CEOIII says: 3 words: REWRITE CIVIL WAR. Any way you wish, any ending you wish. Cap just giving up is still jammed deep in my craw.
Ever seen the movie Baseketball? Remember when they have the big fight, and then they finally make up, and—
Oh, C’mon! You know Iron Man + Cap = OTP! And I’m not even into slash!
Okay, sorry. I’ll give it a serious try. Bear in mind, however, that I haven’t actually read much of Civil War, so I may be breaking continuity pretty hard.
First of all, I’d frame it such that Iron Man wasn’t set up as the villain. Instead, it’d be clear that he and Cap are both basically right: each has a different, totally defensible stance on a really loaded, subjective issue. So, while the conflict would escalate, it would be a case of conflicting beliefs, not Evil Authoritarian Iron Man beating down on Sympathetic, Freedom-Loving Cap.
I would retcon such that Iron Man and Cap had worked together to fake Cap’s death so that Cap could continue to operate clandestinely and help some anti-registration heroes and people whom registration would actively harm get to Canada / protect their identities. Which I think Tony Stark would be willing to leave to Cap’s judgment, because Tony’s always been all about bending the rules for the greater good.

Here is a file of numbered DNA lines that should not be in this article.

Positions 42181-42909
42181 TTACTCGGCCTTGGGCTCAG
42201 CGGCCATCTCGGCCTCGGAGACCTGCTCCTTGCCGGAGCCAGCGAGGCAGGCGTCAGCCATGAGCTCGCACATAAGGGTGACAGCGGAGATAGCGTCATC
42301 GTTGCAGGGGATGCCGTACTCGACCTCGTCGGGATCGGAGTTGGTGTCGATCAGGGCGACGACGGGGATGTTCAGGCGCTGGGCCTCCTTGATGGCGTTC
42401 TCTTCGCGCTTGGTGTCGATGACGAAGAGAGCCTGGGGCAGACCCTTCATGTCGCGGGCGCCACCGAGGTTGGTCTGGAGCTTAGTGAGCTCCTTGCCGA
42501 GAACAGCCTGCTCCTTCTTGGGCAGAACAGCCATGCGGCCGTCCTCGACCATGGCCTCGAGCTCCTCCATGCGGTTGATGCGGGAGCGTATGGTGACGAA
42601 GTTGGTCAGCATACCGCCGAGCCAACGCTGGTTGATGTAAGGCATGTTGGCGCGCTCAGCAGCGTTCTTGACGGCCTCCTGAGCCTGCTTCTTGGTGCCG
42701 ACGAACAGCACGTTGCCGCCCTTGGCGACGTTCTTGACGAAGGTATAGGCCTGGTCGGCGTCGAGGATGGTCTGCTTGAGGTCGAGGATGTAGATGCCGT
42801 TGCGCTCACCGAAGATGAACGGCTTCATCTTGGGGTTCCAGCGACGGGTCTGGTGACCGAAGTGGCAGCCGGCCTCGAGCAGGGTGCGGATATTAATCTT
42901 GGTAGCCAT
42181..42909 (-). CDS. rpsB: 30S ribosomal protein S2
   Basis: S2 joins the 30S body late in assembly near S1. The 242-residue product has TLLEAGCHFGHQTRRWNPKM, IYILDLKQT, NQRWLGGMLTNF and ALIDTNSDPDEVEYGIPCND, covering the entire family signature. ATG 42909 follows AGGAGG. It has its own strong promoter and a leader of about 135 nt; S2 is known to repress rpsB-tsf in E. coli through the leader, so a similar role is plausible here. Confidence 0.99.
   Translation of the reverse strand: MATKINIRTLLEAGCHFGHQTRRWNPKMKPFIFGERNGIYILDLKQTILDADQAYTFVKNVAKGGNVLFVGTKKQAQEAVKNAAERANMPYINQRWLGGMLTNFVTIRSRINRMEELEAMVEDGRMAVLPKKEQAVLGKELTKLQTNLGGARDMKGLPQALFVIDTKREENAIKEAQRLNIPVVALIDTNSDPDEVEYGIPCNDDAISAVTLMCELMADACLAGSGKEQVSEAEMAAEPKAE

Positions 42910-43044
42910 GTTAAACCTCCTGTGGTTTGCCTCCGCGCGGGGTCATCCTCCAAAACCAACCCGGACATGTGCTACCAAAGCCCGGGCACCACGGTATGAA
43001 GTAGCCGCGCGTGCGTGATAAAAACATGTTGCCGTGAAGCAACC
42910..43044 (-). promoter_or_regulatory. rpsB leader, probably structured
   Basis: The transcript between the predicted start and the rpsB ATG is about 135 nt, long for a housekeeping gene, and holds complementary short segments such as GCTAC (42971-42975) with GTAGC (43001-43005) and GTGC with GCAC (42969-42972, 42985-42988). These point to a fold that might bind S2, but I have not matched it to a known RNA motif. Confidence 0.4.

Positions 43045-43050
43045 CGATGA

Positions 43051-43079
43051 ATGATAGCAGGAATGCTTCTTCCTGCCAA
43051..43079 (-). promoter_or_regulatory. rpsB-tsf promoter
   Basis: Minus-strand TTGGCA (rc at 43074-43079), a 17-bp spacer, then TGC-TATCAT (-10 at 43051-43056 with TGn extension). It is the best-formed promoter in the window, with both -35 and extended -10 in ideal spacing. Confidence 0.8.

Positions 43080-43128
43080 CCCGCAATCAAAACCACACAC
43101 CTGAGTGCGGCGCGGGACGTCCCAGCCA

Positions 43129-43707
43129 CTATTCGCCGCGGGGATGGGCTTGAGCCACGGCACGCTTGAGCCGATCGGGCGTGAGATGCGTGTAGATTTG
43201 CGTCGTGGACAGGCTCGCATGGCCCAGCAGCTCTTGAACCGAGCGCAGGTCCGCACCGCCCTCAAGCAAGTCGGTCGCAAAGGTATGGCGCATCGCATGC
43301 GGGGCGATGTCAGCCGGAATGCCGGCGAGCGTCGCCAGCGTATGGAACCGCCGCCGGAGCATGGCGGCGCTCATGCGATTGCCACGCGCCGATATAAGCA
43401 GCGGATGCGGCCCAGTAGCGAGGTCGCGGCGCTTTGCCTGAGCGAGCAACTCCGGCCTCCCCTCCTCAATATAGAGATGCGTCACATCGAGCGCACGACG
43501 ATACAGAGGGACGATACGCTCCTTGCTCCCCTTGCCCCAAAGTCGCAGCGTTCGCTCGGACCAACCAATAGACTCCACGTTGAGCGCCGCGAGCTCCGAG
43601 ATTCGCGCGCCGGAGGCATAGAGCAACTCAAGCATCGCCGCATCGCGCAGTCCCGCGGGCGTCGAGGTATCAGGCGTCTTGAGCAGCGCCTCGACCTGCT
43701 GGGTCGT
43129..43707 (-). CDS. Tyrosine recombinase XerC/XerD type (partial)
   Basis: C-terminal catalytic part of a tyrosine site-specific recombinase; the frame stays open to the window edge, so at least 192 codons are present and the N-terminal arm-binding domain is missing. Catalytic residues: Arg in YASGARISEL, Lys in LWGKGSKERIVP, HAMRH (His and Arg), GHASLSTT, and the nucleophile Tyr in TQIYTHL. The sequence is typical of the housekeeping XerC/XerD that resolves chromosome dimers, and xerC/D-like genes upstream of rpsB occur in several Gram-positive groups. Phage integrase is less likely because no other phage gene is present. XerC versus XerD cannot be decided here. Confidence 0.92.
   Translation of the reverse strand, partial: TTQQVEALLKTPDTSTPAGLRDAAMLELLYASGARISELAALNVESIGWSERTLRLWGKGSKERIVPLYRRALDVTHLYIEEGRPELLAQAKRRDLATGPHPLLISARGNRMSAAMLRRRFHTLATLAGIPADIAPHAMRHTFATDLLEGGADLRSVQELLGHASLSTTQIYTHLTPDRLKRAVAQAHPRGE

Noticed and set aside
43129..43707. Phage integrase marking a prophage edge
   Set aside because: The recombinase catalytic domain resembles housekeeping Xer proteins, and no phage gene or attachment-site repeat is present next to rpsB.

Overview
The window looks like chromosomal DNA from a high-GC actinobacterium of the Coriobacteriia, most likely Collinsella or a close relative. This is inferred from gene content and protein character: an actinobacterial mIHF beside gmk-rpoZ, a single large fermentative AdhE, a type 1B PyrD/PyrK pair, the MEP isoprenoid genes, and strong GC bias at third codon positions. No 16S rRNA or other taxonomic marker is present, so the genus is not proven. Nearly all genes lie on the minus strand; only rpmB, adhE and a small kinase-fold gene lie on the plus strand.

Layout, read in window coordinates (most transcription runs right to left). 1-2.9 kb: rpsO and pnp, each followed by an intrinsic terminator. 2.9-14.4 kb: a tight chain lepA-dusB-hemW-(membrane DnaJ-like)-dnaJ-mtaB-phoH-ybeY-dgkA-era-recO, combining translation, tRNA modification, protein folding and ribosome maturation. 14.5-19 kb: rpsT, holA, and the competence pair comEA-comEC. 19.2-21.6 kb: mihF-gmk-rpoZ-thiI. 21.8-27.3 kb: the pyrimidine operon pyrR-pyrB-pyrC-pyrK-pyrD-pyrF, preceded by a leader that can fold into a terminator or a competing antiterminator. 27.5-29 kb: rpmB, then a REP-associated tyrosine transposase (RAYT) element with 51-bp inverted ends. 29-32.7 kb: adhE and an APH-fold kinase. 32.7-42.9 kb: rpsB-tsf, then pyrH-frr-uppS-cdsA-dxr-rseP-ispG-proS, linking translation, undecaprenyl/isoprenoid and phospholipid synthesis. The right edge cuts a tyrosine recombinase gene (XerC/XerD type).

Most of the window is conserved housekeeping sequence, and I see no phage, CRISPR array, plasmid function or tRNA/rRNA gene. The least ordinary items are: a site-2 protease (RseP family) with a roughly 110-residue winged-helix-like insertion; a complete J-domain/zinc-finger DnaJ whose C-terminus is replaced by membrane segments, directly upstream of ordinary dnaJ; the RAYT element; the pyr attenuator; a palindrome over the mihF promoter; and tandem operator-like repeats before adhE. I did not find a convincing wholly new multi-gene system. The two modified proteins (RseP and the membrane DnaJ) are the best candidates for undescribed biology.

And then they’d make out.
Fox In The Stars says: Maybe like ‘what can a male character do’, talk about ways of handling male characters that would be woman-friendly and feminist.
I’m gonna hold off on this, ’cause it could be a column by itself…
Hazel says: A feature on male writers and artists who do good stuff with female characters would be nice. Also, novels or other media who you think would make good comics spin-offs.
Y’know what? Most of the well-writen and well-drawn women in comics are coming from male creators, simply because the field is so dramatically gender-imbalanced. For now, though, I’ll just rattle off a short list of male comics creators who I’ve seen portray women particularly well (in my highly subjective opinion):